One of the festival’s bona fide must-see treasures is Brad Lichtenstein’s excellent dissection of the controversy that has recently engulfed Wisconsin, and how the closing of a GM plant in Janesville serves as a microcosm of America’s current crises. Unlike Michael Moore’s brilliantly biased masterwork, “Roger & Me,” Lichtenstein provides equal screen time for both political persuasions. Mary Willmer, Community President of BMO Harris Bank, favors entrepreneurial ventures over unions and enthusiastically supports the efforts of “Rock County 5.0” (as well as the governorship of Scott Walker). Meanwhile, workers left stranded by the plant closure must either relocate their families or return to school. Leslie Simmer’s editing deftly conveys the starkness of her subjects’ struggles as she cuts from the pomp and circumstance of graduation day to the torturous silence of an online job search. It was Lichtenstein’s lens that captured Walker’s “divide and conquer” quote that helped lead to the doomed recall vote swayed by out-of-state money. While over $45 million was spent on Walker’s reelection campaign, Wisconsin remains 41st out of 50 states in job creation. Every politically conscious American owes it to themselves to see this riveting, maddening picture. It’s one of the year’s best documentaries. (MF)

Director Brad Lichtenstein and producer Nicole Docta are scheduled to attend the October 13th screening.

Empire Builder
Empire Builder
Photo credit: The Chicago International Film Festival

“Empire Builder”
October 13th, 4pm
October 16th, 5pm
October 23rd, 5:30pm

Three years after her sublime (yet little-seen) debut feature, “It Was Great, But I Was Ready to Come Home,” Chicago’s own Kris Swanberg returns behind the lens for a hypnotic portrait of one woman’s struggle for independence in unfamiliar terrain. It’s the latest showcase for the tirelessly prolific Kate Lyn Sheil (“Silver Bullets,” “Green”), who has one of the most mesmerizingly haunted faces in modern indie cinema. Sheil plays Jenny, a stay-at-home mom who escapes her windy city life by moving to a cabin in the wilderness of Montana. While awaiting the arrival of her husband, Jenny strikes up a friendship with Kyle (Bill Ross IV), a handyman who infiltrates her life in ways that become increasingly unsettling. A sense of unease is subtly conveyed through the framing, music and peerless sound design of this slow-burn gem that bodes well for Swanberg’s future in the director’s chair. (MF)

Director Kris Swanberg is scheduled to attend the October 13th and October 16th screenings.

Out in the Dark
Out in the Dark
Photo credit: The Chicago International Film Festival

“Out in the Dark”
October 13th, 8pm
October 14th, 6pm
October 21st, 6:15pm

Though not quite as steamy or wrenching as Maryam Keshavarz’s similarly themed “Circumstance,” this timely exploration of sexual repression and cultural conflict is bound to move audiences worldwide. The forbidden love that blossoms between two men takes place in perhaps the most volatile pressure cooker on earth. Palestinian student Nimer (Nicholas Jacob) falls for an Israeli lawyer, Roy (Michael Aloni), who justifies their attraction by succinctly surmising, “a d—k’s a d—k.” There’s a poignant moment when Roy’s father recalls witnessing the deceptively hopeful handshake between Rabin and Arafat in ’93, and observes that Nimer may have been “one of the kids holding out an olive branch.” Though the script is occasionally contrived, director/co-writer Michael Mayer wisely refuses to end the film on a note of catharsis and closure, since the war portrayed onscreen threatens to continue indefinitely, while producing generations upon generations of casualties. (MF)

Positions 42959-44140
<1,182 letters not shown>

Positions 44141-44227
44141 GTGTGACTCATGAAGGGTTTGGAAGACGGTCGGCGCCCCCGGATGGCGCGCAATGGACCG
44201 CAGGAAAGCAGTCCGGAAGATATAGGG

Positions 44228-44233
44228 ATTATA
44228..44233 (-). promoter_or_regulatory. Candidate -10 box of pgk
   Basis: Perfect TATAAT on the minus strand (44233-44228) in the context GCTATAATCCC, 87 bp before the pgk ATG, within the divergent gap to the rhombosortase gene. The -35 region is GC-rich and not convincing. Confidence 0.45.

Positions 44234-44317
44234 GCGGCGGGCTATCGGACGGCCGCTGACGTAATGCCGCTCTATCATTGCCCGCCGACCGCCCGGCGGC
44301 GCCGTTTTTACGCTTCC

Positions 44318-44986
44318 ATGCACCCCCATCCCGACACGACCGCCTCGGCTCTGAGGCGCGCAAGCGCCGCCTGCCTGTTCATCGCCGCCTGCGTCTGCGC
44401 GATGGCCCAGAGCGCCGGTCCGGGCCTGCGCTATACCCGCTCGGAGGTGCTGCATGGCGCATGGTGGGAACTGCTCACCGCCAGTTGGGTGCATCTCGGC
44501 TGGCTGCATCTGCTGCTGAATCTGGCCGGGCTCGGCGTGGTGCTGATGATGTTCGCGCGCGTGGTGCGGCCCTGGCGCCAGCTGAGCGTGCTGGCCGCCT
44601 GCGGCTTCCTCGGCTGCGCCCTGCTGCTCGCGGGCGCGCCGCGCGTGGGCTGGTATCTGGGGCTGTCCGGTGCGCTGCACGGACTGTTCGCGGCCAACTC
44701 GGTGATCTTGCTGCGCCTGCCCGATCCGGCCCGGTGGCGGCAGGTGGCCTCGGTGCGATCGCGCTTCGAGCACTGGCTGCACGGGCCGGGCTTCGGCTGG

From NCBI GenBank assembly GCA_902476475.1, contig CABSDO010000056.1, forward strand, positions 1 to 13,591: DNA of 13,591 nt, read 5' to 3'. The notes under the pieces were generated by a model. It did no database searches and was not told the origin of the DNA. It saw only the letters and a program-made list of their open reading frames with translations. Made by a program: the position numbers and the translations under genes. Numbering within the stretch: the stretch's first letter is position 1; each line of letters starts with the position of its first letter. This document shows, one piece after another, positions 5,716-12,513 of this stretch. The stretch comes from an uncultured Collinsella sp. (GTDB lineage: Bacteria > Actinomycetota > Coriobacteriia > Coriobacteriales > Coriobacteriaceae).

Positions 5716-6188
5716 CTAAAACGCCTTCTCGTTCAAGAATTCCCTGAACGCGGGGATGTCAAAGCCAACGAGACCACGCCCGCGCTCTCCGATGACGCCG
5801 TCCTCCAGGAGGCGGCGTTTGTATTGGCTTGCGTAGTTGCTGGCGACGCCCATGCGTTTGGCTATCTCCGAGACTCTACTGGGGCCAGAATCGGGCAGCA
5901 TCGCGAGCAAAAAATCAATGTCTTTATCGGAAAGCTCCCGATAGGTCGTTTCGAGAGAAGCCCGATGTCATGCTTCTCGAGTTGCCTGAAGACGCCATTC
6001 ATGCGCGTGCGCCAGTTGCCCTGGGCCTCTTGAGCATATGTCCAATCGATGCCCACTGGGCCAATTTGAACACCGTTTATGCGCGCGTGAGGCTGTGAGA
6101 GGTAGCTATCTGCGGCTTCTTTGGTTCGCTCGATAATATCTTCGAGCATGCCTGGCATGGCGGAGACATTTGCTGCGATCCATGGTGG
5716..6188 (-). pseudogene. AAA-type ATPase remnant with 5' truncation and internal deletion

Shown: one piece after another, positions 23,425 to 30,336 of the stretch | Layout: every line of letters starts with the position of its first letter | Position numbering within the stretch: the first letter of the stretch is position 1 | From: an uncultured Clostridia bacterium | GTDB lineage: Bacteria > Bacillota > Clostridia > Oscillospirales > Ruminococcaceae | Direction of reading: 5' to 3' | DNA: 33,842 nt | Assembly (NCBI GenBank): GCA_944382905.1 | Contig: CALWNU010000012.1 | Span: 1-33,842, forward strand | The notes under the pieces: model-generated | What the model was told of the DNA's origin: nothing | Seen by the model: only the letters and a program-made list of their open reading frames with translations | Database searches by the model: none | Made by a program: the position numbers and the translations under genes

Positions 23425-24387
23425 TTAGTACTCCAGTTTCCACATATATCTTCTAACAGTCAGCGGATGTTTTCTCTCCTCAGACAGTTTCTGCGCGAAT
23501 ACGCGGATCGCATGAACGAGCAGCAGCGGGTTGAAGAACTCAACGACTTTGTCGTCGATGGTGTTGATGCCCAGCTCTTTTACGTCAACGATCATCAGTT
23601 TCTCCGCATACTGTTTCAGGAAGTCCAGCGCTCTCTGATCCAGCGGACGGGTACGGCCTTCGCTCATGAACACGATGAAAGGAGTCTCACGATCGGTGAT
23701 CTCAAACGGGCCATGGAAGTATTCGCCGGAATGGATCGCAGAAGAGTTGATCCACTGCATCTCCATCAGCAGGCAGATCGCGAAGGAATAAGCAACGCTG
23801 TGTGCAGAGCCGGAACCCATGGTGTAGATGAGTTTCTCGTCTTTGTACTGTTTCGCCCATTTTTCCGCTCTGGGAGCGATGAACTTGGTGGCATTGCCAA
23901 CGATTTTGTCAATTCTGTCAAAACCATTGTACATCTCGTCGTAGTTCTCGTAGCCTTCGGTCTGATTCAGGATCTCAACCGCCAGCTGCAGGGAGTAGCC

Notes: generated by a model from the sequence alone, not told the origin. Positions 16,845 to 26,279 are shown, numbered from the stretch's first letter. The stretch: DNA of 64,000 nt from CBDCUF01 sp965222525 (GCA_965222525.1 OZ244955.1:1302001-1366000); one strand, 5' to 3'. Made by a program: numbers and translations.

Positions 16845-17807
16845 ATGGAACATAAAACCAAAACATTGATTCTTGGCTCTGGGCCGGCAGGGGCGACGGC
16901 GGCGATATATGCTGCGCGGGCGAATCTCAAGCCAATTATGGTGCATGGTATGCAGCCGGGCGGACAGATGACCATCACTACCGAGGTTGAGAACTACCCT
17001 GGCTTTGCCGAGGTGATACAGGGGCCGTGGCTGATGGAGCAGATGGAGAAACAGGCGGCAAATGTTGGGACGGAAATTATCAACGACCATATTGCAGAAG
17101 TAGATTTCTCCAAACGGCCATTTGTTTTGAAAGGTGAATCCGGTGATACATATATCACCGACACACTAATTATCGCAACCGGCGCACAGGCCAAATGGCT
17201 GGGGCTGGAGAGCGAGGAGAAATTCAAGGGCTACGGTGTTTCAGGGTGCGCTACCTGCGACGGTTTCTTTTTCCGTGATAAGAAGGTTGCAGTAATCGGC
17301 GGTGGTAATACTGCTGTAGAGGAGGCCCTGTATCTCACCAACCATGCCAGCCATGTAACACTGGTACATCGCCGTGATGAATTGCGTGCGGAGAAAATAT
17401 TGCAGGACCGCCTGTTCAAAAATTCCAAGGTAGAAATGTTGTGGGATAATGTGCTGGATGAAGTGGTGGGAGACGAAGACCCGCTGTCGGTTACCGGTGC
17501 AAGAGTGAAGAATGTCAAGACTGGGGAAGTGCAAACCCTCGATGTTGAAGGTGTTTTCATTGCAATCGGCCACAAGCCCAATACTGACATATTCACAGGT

Director Michael Mayer is scheduled to attend all three screenings.

Something in the Air
Something in the Air
Photo credit: The Chicago International Film Festival

“Something in the Air”
October 14th, 3:30pm
October 17th, 8:20pm

Olivier Assayas returns to this year’s festival with a film that serves as an interesting partner to his highly-acclaimed “Carlos,” in that it’s also about people who fought against a system but with a much different tone and result. With echoes of the revolutionary movements going on around the world right now, “Something in the Air” tracks a group of young friends fighting for cultural freedom in France in the ’70s. What’s interesting about Assayas’ sometimes-dull drama is that it’s not as much about the passion of youth but how it fades into reality. Assayas’ blend of realism and poetry achieves a mesmerizing quality by film’s end even if it’s sometimes a bit too slow for its own good. (BT)

The Central Park Five
The Central Park Five
Photo credit: The Chicago International Film Festival

“The Central Park Five”
October 14th, 5pm

A new film from famed documentary maker Ken Burns, his daughter Sarah Burns and David McMahon. In 1989, a 28-year-old white female was jogging in New York City’s Central Park, where she was sexually assaulted and brutally beaten. Five African-American teenage boys, who were in the park at the time, were arrested. Within 24 hours, New York City police got confessions from them, and four did jail time. Using the now classic Ken Burns documentary style, the filmmakers break down the history of the case, the overwrought fear it produced and the techniques of the law in prosecuting the Five. (PM)

Directors Sarah Burns and David McMahon and subject Raymond Santana are scheduled to attend the October 14th screening.

Check out page two for more week one highlights.